A never-ending, seemingly inescapable flood of digitized images might form the average consciousness today. Depending on the individual, their history, social factors, and consumption habits, this contemporary reality can be as inspiring as it can be overwhelming and counterproductive. An inflation of forms of expression and media are easy enough to handle, but maintain few secrets, with very little privacy and hardly any intimacy.
Swiss video artist Alexander Hahn captures digital moments of silence. He has been doing so successfully since the late 1970s. Snapshots of life newly arranged in new contexts become snapshots of an altered reality and sometimes a reflection of the subconscious. His latest exhibition Cao Chang Di Road On November 24, 2009 I Stood There Waiting at the Digital Media Arts Center Harvestworks in SoHo last weekend consisted of four video installations and provided intense glimpses of intimacy into human existence. Moreover, Hahn does not only come with installations that reflect global modern times and hyper-realities, but also creates the appropriate space that allows their intimate coexistence.
The high definition monitor piece Public Places-Private Strangers-Temporal Attractions shows two women watching a film in a museum. Three same sized monitors installed on a tall, empty wall pronounce different details of this very peaceful, absorbent scene in organic colors, displaying public intimacy and the processing of art through the lens of a secret bystander. Hahn has a trained eye for mundane situations and their transference into the de-codification of life.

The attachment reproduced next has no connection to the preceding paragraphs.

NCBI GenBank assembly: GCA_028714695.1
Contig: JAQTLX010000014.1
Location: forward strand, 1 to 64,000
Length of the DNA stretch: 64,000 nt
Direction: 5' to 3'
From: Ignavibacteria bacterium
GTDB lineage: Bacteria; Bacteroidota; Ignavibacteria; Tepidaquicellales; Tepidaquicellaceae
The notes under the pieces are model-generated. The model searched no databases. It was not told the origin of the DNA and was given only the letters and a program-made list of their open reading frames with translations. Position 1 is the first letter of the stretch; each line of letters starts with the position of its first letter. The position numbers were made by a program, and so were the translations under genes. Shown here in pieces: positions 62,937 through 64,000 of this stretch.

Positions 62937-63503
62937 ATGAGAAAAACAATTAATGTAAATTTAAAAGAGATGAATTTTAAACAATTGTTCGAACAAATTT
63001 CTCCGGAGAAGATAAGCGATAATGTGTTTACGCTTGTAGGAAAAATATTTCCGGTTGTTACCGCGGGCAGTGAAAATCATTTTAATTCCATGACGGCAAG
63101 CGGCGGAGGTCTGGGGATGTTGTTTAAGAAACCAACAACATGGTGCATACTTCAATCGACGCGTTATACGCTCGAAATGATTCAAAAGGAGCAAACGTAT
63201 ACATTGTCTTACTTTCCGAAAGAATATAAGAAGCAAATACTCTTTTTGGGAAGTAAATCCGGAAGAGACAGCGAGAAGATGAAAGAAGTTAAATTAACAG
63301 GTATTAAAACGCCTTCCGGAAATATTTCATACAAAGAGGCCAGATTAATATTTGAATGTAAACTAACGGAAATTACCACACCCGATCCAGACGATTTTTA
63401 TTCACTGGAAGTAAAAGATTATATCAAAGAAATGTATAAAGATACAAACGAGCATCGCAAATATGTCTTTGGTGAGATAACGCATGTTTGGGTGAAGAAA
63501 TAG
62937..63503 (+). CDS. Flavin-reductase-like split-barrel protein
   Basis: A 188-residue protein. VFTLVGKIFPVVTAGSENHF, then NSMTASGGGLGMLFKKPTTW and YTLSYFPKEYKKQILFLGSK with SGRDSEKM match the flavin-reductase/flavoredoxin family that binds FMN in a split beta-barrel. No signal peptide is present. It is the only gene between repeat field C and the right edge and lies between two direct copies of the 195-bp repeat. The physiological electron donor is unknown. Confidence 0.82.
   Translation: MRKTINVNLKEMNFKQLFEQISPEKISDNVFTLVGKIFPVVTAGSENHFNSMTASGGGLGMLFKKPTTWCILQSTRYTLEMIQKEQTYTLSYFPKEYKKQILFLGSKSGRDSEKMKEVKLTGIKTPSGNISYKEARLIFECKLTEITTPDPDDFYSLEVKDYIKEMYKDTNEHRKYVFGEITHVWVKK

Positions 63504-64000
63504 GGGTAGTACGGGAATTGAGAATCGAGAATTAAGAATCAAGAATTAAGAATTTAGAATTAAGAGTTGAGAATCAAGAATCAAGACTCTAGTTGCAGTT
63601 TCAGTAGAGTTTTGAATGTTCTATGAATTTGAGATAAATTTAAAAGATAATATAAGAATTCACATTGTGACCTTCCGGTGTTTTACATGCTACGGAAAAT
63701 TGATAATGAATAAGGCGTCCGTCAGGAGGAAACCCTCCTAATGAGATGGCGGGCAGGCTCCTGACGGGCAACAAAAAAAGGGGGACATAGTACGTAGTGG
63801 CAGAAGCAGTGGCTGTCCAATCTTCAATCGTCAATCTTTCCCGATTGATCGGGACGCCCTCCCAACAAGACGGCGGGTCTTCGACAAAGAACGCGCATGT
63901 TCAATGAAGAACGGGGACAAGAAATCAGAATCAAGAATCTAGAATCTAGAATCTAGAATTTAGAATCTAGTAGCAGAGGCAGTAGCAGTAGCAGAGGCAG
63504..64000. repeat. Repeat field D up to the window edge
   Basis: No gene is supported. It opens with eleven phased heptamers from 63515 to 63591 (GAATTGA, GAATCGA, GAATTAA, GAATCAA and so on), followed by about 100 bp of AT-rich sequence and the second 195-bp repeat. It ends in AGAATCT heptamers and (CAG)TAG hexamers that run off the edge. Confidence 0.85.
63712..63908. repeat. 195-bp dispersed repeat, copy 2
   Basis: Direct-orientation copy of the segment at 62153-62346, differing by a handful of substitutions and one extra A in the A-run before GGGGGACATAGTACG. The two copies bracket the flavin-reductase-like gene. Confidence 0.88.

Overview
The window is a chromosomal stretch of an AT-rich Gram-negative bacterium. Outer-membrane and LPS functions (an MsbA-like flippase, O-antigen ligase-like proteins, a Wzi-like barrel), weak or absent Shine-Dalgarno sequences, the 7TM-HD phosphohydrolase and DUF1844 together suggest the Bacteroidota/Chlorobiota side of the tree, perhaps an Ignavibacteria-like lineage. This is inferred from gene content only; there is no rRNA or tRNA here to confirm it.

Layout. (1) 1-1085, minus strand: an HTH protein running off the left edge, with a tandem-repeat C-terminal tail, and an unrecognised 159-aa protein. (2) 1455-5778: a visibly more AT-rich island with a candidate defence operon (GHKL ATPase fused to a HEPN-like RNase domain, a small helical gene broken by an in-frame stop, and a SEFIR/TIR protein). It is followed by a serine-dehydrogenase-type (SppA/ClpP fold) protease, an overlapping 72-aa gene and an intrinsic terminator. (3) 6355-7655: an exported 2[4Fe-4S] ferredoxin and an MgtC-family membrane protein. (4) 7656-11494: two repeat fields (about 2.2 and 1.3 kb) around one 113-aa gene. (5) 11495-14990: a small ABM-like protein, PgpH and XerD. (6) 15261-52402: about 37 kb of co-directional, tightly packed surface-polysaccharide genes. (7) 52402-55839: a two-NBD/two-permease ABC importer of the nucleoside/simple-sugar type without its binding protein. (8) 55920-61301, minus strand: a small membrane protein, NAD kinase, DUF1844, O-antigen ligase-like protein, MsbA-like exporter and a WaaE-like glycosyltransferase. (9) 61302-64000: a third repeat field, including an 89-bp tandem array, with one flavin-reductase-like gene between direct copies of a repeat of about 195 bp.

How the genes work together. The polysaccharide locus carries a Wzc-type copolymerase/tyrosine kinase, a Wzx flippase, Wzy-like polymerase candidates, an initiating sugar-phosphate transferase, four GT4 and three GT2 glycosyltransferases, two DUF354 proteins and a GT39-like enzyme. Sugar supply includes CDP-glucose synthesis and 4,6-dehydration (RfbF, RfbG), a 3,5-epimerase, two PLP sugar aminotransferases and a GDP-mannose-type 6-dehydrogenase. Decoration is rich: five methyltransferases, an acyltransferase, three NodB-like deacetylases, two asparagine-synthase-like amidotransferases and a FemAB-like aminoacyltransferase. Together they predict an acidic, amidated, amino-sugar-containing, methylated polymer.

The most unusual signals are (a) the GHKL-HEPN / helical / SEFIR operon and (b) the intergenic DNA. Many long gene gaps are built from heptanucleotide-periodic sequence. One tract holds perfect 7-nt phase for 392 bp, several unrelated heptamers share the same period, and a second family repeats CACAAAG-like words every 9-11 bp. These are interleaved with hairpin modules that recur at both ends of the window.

The second HD monitor piece ON is a two second loop. It describes modern communication, particularly surrounding a certain isolationist mentality of the urban individual in constant need to define his or her own narrow, limited space in a metropolis such as New York City where consistent stimulus is available. Numerous gadgets like smart phones, with their multiple ways of distracting and even blocking reality from the user, are supporting a strong, supposedly individualistic sense of both environment perception and the perception of the self. Aesthetically very appealing, this black and white piece shows a woman in a classic New York corner bakery having a lively conversation to an invisible counterpart on her cell phone. Again, Hahn acts as the anonymous observer, catching her in this very intimate, yet simultaneously public moment. While she is not talking to an audience and certainly unaware that she will be the center piece of an exhibition in her hometown of New York City, she suddenly turns around and looks straight into the camera: A moment the audience is longing for to establish this inter-human connection that is so often missing in contemporary, urban life.
Hahn's artwork has been constantly driven by a high level of factual sensuality and is a guarantor for continuing quality. An "organically growing" process he describes his method of creation, often dominated by the ongoing frustration to elude himself from his work, to create breathing room and space for growth.
Bio: Alex Hahn, a New York/Zürich-based electronic media artist, received his MFA from the University of Fine Arts, Zürich/CH and is a 1981 fellow in the Whitney Museum Independent Study Program. His videos, installations and computer prints are exhibited worldwide, most recently at the San Francisco Museum of Modern Art, the Kunstmuseum Solothurn/CH, the Padiglione d'Arte Contemporanea, Ferrara/IT, and the National Art Museum of China, Beijing/CN. Among his awards are the New York State Council on the Arts Grant, Zurich Work Award, and the Swiss Federal Grant.
For more information, please visit the artist's website: www.alexanderhahn.com